If you’re reading this article, you know Tesla. You may even be reading this from inside your Model 3 as it’s docked at a Supercharger. As we desperately scramble away from the ceaseless test of will that was 2020, we look toward to the new year with newfound hope and optimism. 2021 is a big year for everyone and everything, including electric vehicles. To help keep you in the know for the future, here are several of the best Tesla alternatives and where they currently lie on their journey up the EV ladder.
Rivian is a US automaker founded in 2009. While it has yet to officially deliver a vehicle, Rivian has quickly become one of the more popular names on the list of “the other guys” below Tesla. In a reverse approach to Tesla’s design strategy, Rivian decided to begin with large electric vehicles capable of both on- and off-road terrain. In 2018, it revealed an all-electric, seven-passenger SUV and a five-passenger pickup truck as its first two banner EVs.
Since then, Rivian has seen rounds of investment in the hundreds of million of dollars from big names like Amazon, Ford Motor Company, and Cox Automotive. Part of the deal with the investment from Amazon included Rivian providing the global online marketplace with 100,000 electric delivery vans.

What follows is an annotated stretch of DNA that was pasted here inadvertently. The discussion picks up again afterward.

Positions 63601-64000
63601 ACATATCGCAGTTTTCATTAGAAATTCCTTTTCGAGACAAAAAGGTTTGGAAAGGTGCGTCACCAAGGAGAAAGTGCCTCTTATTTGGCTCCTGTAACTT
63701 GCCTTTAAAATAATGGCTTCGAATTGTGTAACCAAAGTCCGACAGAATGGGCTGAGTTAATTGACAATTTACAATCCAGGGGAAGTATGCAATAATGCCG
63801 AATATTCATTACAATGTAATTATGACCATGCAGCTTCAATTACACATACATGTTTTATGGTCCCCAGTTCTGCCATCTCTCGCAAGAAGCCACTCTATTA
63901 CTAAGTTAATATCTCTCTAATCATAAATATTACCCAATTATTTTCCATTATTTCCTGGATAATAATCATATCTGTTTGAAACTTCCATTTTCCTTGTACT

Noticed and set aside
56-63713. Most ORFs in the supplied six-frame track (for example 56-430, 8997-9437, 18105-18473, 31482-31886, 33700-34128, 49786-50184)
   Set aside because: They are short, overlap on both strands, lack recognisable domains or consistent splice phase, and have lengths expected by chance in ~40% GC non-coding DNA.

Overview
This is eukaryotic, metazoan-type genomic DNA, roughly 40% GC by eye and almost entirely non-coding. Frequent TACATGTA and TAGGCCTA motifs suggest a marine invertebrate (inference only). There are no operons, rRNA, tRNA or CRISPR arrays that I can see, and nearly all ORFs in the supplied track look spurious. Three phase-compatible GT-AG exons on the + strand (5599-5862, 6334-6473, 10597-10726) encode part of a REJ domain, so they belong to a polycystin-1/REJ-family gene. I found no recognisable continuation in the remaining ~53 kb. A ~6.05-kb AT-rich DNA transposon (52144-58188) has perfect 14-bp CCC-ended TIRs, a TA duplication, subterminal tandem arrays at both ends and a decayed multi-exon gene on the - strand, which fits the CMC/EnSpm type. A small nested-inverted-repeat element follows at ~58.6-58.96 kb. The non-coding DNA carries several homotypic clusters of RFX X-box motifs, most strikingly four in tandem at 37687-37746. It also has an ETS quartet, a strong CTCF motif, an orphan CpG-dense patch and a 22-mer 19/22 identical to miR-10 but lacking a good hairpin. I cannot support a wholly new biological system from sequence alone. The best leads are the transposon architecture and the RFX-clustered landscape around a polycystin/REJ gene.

Just recently, Rivian announced yet another round of funding, boosting the automaker’s valuation up around $25 billion… with a “b.” This past fall, when Rivian released the final pricing and configurations for its first two vehicles, customers went bananas. The number of reservation slots for its pickup truck, the R1T, completely sold out.
While we’re on the subject, let’s dig into Rivian’s first EV set to hit roads, the R1T pickup truck. The R1T is built for those who like to spend time outdoors, but still prefer luxury and utility. The automaker demonstrated some of this truck’s power by throwing a company party in the woods, with lights completely powered by an R1T. Based off Rivian’s footage so far, the R1T could become a genuine alternative to Tesla’s Cybertruck.
Currently, the R1T is priced at $75,000 (before incentives) for both its Launch Edition set to deliver in June 2021 and the Adventure version to come in early 2022. Rivian plans to release a third version in early 2022 called the Explorer. It will hit the market at a slightly more affordable price of $67,500. All three versions currently feature a 300+ mile range battery pack.
While much of Rivian’s spotlight has remained on the R1T, the R1S SUV offers more size and luxury for a slightly higher price. Like the R1T, the R1S currently features three different versions with various add-ons. All still feature the 300+ mile range battery pack. The R1S Launch Edition is scheduled for an August 2021 release and begins at $77,500 without incentives. Two other versions, the Adventure Edition and Explore R1S, are slated for early 2022. Those two are priced at $77,500 and $70,000, respectively.